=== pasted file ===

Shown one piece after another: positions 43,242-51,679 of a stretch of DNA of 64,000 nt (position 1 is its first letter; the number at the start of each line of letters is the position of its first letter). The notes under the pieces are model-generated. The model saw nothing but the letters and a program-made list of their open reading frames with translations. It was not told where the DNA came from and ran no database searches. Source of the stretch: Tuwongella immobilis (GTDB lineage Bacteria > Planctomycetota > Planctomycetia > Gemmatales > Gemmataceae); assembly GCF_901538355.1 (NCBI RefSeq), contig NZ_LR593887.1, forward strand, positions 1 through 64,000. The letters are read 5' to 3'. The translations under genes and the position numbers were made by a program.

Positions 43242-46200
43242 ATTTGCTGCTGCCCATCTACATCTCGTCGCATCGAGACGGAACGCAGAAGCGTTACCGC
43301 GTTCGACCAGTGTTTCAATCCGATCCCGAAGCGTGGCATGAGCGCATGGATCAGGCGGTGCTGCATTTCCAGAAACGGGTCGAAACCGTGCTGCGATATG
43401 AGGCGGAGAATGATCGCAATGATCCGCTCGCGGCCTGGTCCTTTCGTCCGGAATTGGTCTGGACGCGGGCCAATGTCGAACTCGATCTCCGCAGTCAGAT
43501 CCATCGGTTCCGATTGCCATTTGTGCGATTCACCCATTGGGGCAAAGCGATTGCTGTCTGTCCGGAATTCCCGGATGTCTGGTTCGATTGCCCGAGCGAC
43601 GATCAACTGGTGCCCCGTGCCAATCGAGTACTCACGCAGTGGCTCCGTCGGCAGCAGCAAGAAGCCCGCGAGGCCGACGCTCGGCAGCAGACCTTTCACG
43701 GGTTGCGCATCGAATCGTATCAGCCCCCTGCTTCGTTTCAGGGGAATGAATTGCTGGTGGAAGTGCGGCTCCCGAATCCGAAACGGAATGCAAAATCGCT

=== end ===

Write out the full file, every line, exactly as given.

Shown one piece after another: positions 43,242-51,679 of a stretch of DNA of 64,000 nt (position 1 is its first letter; the number at the start of each line of letters is the position of its first letter). The notes under the pieces are model-generated. The model saw nothing but the letters and a program-made list of their open reading frames with translations. It was not told where the DNA came from and ran no database searches. Source of the stretch: Tuwongella immobilis (GTDB lineage Bacteria > Planctomycetota > Planctomycetia > Gemmatales > Gemmataceae); assembly GCF_901538355.1 (NCBI RefSeq), contig NZ_LR593887.1, forward strand, positions 1 through 64,000. The letters are read 5' to 3'. The translations under genes and the position numbers were made by a program.

Positions 43242-46200
43242 ATTTGCTGCTGCCCATCTACATCTCGTCGCATCGAGACGGAACGCAGAAGCGTTACCGC
43301 GTTCGACCAGTGTTTCAATCCGATCCCGAAGCGTGGCATGAGCGCATGGATCAGGCGGTGCTGCATTTCCAGAAACGGGTCGAAACCGTGCTGCGATATG
43401 AGGCGGAGAATGATCGCAATGATCCGCTCGCGGCCTGGTCCTTTCGTCCGGAATTGGTCTGGACGCGGGCCAATGTCGAACTCGATCTCCGCAGTCAGAT
43501 CCATCGGTTCCGATTGCCATTTGTGCGATTCACCCATTGGGGCAAAGCGATTGCTGTCTGTCCGGAATTCCCGGATGTCTGGTTCGATTGCCCGAGCGAC
43601 GATCAACTGGTGCCCCGTGCCAATCGAGTACTCACGCAGTGGCTCCGTCGGCAGCAGCAAGAAGCCCGCGAGGCCGACGCTCGGCAGCAGACCTTTCACG
43701 GGTTGCGCATCGAATCGTATCAGCCCCCTGCTTCGTTTCAGGGGAATGAATTGCTGGTGGAAGTGCGGCTCCCGAATCCGAAACGGAATGCAAAATCGCT